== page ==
Vachon called it “a real learning curve” for the company and said Killer Films are currently waiting to find out whether a second series will be commissioned. “We loved doing the first season but we learned a lot and feel like we could do an even better second season,” she said.

Vachon, who has produced or executive-produced more than 75 feature film and another four TV projects, was sanguine about how the business has changed since she started in the 1980s.

“Theatrical filmmaking has become a very small part of the narrative storytelling that most of us consume. A lot of what we consider diverse storytelling – storytelling that feels unusual, on the edge, daring – is being made for the small screen now.”

“Companies like Amazon and Netflix should be celebrated for what they’re doing. And not just them but Hulu, FX – a lot of companies are taking chances on character-driven drama in a way that theatrical filmmaking simply can’t for a variety of reasons.”

LGBT champion

As a producer who has been at the forefront of championing gay, lesbian and transgender narratives and characters, Vachon noted that the LGBT audience no longer needed to rely on independent film to find themselves represented.

“There were a few years there in the US [in the 1990s] where if you made a movie for the right amount of money and aimed it only at the gay and lesbian audience, you could make your money back. We don’t have that captive audience anymore – there are so many different platforms and so many different kinds of storytelling that people can find if that’s what they’re looking for.”

Vachon did feel, however, that the rise of Donald Trump would invigorate a new generation of revolutionary and outspoken filmmakers, in the same way that Ronald Reagan did in the 1980s.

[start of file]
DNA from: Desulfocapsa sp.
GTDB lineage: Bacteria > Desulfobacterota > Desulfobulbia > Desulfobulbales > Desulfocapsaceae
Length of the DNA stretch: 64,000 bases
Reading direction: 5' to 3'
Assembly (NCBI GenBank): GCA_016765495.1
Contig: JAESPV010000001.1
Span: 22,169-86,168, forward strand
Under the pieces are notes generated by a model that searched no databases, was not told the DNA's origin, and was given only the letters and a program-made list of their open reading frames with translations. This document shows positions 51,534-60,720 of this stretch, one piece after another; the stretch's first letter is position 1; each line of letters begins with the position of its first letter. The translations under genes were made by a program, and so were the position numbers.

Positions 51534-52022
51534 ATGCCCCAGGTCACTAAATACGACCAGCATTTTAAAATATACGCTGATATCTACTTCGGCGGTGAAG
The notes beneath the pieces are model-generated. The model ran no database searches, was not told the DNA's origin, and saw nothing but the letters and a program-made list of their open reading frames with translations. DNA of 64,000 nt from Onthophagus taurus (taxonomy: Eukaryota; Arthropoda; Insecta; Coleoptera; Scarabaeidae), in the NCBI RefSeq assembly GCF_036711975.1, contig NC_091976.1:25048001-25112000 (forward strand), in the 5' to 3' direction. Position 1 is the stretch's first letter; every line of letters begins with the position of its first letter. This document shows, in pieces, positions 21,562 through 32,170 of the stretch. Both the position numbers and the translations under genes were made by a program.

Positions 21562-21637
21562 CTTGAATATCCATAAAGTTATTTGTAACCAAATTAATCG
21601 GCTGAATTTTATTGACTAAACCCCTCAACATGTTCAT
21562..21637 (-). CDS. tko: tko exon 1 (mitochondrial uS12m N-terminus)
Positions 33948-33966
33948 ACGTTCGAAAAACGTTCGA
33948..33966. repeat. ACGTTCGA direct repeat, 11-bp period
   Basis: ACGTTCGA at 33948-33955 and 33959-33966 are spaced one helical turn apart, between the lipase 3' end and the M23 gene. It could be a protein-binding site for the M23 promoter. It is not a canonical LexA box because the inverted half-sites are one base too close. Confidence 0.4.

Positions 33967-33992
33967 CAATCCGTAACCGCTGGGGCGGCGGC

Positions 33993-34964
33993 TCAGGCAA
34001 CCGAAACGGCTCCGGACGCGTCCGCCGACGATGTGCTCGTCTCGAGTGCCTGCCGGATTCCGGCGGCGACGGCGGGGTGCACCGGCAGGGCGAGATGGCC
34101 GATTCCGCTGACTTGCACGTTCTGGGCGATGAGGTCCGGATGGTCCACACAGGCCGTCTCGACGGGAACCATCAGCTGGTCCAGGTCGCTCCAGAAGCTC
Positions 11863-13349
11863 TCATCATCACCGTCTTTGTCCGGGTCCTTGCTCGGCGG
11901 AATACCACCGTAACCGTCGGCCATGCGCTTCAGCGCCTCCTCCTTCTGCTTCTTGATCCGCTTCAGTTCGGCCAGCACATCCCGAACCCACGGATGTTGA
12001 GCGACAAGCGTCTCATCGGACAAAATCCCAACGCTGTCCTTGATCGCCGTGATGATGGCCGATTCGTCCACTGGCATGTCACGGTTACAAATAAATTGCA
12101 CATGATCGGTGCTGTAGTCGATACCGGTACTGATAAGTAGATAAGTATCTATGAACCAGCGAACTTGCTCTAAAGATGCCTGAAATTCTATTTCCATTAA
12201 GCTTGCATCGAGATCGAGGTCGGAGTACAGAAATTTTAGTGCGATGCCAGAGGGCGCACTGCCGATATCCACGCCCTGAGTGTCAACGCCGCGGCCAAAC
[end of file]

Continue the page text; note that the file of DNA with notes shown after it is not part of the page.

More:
“When I first started making movies, I felt as disenfranchised by the Reagan presidency as I do by the Trump presidency. I felt like Reagan does not care in any way, shape or form about me or my constituency, and I think that forced a kind of filmmaking that had a true sense of urgency. I can’t imagine that isn’t happening now.”

“Narrative storytelling is healthy and it’s only going to get stronger.”

Todd Haynes

Killer Films recently had four films at Sundance, including Miguel Arteta’s Beatriz At Dinner and Sundance-winning documentary Dina, which sold to The Orchard. “Dina is the first time I’ve won at Sundance since my very first film, Poison,” she smiled.

Upcoming Killer Films productions include Todd Haynes’ Wonderstruck and Paul Schrader’s First Reformed, which recently wrapped production in New York. Killer is also due to go into production in May on Still Alice co-director Wash Westmoreland’s Colette, set to star Keira Knightley and co-produced with Number 9 Films.

Readers' comments (1)

  • I don't know why it's so surprising that a company working in Independent Film doesn't get to share in the upside of its work - it's the norm. The film recoupment model is totally broken. Too many middle men, too much commission, too many other businesses in between the content creators and the transaction at the box office. Why Film Business journalists don't more acutely analyse how badly the film-makers are treated, compared to their position in TV, is a constant mystery to me.